The American power grid is incredibly vulnerable to an attack - both physical and cyber. Ted Koppel examines the vulnerability, what the government has done to protect itself, and what individuals are doing to prepare. A haunting picture is painted of how easy it would be to take down power for hundreds of thousands of people and the catastrophic impact of such an attack. The USA is not prepared and they aren't even thinking about preparing. There are some individuals who have prepared but in the grand scheme of things,
This book brought back memories for me of the 2003 power outage in Ontario and the surrounding states. I was at university, having to write an exam at the time. I remember having almost nothing to eat that didn't need to be cooked. And this power outage didn't last all that long. For us, it was only about a day. Now what would happen if this lasted a month. There's no way I would have been prepared enough.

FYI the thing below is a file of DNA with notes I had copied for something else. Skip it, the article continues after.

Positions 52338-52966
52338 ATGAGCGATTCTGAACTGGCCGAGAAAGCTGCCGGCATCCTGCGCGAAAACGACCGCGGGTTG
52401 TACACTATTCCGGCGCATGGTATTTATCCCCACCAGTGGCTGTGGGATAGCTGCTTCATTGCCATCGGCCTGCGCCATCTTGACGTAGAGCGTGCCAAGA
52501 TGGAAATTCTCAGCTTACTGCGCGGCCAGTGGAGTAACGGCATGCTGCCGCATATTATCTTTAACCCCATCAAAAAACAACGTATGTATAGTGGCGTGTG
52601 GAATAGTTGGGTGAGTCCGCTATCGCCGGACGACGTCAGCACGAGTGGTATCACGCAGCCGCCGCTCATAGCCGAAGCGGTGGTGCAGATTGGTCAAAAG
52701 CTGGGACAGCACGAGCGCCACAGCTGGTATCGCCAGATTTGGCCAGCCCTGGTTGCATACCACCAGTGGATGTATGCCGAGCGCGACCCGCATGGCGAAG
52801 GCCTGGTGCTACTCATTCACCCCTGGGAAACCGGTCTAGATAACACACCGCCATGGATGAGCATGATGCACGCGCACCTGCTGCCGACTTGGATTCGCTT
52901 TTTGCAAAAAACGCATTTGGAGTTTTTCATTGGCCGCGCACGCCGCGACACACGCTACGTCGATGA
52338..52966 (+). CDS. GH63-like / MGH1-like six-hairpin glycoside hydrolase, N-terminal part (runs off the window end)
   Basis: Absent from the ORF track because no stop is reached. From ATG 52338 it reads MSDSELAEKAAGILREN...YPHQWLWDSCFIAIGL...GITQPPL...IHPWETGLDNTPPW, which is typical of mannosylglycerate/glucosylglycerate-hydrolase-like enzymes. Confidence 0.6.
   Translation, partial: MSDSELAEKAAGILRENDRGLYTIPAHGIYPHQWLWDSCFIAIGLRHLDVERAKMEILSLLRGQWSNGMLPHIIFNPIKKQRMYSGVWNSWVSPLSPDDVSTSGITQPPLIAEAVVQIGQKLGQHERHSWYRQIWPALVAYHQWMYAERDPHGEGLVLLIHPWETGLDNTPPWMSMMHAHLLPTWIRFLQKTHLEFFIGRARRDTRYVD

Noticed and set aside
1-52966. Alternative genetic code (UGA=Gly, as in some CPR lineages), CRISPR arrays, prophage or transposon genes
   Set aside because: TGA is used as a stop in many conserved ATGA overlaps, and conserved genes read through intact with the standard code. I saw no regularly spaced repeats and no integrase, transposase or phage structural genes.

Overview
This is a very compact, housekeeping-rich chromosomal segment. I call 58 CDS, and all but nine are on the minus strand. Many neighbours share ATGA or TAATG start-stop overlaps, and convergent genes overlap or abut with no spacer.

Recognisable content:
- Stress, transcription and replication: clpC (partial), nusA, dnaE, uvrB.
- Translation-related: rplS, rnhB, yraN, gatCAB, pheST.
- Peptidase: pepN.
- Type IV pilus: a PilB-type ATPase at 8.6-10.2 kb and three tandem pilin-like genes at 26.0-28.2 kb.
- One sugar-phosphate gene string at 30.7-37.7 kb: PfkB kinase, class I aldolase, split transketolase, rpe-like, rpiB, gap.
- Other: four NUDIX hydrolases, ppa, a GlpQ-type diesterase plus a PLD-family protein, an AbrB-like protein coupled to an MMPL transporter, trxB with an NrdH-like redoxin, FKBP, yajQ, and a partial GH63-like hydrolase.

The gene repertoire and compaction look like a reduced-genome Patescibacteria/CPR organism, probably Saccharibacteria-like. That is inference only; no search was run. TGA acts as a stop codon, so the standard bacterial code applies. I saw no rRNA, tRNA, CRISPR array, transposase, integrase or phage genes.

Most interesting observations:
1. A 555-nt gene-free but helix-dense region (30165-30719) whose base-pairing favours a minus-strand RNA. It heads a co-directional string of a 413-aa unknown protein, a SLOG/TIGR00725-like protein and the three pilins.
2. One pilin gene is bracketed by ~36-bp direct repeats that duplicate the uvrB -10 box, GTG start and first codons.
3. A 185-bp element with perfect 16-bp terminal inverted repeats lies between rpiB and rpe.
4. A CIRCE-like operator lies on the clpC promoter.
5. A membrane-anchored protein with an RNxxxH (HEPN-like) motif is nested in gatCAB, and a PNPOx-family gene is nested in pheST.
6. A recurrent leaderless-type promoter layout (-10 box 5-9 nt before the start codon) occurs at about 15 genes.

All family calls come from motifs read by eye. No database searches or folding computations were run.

Koppel examines those that might be prepared enough to be able to shelter in place for this kind of outage. And it's not easy to get up to that level of preparedness. These people have farms and greenhouses, or they have the whole community behind them for support. Most of them seem to be rural locations. What about those in urban and suburban areas? The answer seems to be leave the area for a place that has power.
Unfortunately the message seems to be "too bad for you" as there's no plan for this and there doesn't seem to be anyone interested in putting together a plan for the future. Koppel asks about this, but doesn't really get anywhere with the government officials.
This was an interesting subject, though probably could have been a newspaper article rather than a full book.
First Line: "Darkness."